The British national tradition of Christmas ghost stories is something of which I was uttely ignorant until one December a couple of years ago, when a friend introduced me to the work of M. R. James. Widely regarded as being one of the finest writers of ghost stories in the English language, James would hold small gatherings every Christmas Eve in his study at King’s College,Cambridge, where he was a Mediaeval scholar and provost from 1905 to 1918. In this presumably warm and comfortable setting, James’ stories, read aloud by the author, would regularly induce a chill that no amount of brandy could banish.
Although his academic work was much celebrated, it was for these ghost stories that James would become famous, and even reading them nearly a century after they were first written it’s not difficult to see why. Eschewing cheap scares and obvious gore, James’ tales have an incredible sense of atmosphere, something which is far rarer and more valuable in the telling of an effective ghost story. The most gruesome elements are often merely implied by the author, leaving them instead for the mind of the reader to fully envisage. This use of suggestion, coupled with an inescapable, creeping sense of dread characterised much of James’ writing, and it comes as no surprise to learn that H.P. Lovecraft was known to be an admirer of his work.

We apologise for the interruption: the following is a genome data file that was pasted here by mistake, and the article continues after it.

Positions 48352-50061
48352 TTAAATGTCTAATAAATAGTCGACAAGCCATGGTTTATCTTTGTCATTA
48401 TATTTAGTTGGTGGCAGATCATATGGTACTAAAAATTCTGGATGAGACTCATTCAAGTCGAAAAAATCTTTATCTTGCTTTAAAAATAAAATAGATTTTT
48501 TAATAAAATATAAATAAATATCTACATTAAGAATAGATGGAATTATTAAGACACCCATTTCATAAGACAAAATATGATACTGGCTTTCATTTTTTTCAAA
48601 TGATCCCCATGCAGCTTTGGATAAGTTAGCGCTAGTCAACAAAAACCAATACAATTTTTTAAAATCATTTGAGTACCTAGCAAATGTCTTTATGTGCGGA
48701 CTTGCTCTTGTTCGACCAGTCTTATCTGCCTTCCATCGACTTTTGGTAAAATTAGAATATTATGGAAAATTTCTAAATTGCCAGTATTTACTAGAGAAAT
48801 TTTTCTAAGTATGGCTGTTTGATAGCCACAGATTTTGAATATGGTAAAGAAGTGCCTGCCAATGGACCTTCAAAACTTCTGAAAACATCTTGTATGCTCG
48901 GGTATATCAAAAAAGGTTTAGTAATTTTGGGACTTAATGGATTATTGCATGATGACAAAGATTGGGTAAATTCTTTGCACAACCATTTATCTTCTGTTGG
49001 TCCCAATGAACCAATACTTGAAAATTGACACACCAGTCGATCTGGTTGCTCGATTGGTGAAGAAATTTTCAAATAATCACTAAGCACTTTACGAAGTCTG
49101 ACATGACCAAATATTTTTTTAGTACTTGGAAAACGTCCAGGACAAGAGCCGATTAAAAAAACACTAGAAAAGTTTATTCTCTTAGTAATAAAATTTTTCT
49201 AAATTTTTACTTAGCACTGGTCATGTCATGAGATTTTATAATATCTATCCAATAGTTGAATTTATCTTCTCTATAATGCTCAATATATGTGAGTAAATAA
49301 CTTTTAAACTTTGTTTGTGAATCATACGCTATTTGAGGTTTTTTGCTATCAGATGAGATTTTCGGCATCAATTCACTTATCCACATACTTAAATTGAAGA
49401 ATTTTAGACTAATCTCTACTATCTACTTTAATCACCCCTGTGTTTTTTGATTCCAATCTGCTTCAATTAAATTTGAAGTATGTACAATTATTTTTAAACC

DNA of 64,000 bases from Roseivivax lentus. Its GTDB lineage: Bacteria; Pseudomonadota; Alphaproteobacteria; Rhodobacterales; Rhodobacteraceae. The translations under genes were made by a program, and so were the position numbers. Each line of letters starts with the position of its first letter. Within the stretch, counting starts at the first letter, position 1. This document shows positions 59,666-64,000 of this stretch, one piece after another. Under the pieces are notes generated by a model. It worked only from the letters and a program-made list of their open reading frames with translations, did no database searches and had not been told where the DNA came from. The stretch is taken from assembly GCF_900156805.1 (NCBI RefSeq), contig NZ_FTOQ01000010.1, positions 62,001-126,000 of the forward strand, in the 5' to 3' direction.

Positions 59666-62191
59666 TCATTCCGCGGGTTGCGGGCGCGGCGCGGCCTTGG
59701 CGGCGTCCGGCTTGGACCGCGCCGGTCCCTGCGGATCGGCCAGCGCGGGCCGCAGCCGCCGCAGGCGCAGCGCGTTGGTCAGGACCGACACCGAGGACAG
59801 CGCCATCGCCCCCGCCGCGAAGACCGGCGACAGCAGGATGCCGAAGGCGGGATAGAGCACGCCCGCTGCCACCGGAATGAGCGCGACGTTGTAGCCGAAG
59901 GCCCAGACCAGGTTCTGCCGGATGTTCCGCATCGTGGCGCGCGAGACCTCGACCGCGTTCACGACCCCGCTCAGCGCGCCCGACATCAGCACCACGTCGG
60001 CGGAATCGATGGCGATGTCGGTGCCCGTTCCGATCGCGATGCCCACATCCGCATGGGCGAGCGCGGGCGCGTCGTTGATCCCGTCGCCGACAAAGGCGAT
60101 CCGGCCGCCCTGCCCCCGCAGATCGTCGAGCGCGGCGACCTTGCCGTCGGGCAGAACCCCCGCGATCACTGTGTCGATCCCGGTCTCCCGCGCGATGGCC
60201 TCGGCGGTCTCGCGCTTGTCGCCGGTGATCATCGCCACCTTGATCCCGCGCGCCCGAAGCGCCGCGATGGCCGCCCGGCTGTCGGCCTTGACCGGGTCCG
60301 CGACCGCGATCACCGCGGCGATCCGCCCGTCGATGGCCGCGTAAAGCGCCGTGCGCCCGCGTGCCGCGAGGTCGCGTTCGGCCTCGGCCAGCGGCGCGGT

But frightening though they frequently are, James’ tales still seem imbued with an almost pastoral warmth, mainly through his choice of setting. Most of his stories are framed as real-life accounts related to the author second hand, with the protagonist usually a fellow academic visiting a country estate, abbey or rustic lodging house, only to discover that the pleasant veneer of their surroundings conceals something unexplainable and terrifying. This jarring juxaposition of such quaint and idyllic locations with shocking supernatural events works particularly well in creating an unsettling reading experience. James was in fact considered somewhat revolutionary in his day for this choice of setting, as it marked a departure from the gothic style that had characterised the work of many of his predeccesors. He enjoyed using this more realistic approach, he said, as it was easier to make the reader believe that their own humdrum existence was only one wrong turn away from a waking nightmare.
It’s certainly difficult to choose a personal favourite from amongst James’ many wonderful creations, but the three that stick in my mind most vividly are the demonic occupant of Number 13, the sinister “black pilgrimage” of Count Magnus and the cautionary fable of Oh, Whistle and I’ll Come to You, My Lad. The latter has been adapted twice for television by the BBC; first as a surreal and disturbing short film in 1968 (which is now sadly unavailable), and more recently as a much inferior modern reimagining in 2010. All of these stories capture the essence of James’ writing, steeped as they are in the sort of atmosphere he loved to conjure up in aCambridge study every Christmas Eve. If you’re looking for chills of a different kind this winter, the ghostly tales of M. R. James will remind you just how good a scary story can be.
Jim Taylor, Senior Bookseller, Waterstone’s Edinburgh Cameron Toll